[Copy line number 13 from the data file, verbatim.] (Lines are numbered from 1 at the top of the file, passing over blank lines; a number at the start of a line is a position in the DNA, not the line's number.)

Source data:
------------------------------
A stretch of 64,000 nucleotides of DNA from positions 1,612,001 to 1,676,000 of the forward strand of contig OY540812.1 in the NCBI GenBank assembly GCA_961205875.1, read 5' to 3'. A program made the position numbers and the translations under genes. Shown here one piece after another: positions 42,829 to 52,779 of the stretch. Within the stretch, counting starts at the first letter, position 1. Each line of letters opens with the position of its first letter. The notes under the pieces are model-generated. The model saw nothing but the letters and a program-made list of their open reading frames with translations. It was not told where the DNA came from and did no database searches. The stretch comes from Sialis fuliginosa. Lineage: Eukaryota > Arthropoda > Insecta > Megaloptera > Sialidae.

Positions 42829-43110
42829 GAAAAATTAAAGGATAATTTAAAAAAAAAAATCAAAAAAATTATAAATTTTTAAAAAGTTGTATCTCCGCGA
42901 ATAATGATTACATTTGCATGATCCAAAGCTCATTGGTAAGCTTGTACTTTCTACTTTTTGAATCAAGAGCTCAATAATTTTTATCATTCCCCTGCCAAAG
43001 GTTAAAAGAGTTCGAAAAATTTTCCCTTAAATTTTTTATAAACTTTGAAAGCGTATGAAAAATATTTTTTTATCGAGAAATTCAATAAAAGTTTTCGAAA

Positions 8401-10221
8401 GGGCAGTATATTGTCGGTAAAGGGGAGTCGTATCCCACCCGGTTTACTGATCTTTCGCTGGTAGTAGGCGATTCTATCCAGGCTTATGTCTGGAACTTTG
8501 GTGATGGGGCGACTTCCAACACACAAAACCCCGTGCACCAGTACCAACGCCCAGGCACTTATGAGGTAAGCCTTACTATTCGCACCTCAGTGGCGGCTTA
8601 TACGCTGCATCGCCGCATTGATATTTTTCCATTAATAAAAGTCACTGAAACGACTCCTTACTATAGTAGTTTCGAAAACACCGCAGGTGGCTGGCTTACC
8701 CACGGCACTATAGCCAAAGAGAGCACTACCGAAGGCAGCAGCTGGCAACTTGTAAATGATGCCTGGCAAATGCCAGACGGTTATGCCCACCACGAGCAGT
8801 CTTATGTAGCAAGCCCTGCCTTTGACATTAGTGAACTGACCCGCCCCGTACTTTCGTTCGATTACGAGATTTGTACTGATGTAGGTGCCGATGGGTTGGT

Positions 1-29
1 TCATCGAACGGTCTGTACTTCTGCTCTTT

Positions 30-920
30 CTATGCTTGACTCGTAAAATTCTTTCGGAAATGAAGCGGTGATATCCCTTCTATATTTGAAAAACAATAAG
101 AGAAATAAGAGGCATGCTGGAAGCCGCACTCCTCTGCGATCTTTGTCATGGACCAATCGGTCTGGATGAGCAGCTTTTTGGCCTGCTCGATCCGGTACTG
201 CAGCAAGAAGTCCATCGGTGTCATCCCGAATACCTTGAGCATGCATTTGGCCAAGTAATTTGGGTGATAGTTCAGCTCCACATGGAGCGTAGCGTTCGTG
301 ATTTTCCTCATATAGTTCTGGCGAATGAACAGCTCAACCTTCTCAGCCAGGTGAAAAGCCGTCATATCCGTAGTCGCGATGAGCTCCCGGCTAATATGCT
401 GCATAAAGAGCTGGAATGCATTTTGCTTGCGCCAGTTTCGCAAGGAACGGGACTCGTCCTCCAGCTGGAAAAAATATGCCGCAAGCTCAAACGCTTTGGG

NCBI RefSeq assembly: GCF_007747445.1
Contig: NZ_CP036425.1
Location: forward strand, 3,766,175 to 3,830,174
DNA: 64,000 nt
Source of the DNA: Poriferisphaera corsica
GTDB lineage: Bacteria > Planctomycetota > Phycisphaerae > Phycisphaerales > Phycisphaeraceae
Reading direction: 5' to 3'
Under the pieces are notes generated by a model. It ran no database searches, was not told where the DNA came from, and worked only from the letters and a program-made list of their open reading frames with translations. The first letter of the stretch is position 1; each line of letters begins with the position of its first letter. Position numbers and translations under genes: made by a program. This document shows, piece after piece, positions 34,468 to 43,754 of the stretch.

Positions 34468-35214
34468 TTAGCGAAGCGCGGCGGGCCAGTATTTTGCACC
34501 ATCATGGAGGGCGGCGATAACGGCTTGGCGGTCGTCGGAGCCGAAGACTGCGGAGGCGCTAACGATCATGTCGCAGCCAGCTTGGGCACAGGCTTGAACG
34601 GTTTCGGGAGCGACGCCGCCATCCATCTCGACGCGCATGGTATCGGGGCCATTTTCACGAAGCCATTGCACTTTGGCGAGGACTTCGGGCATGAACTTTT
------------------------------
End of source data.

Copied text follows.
1 TCATCGAACGGTCTGTACTTCTGCTCTTT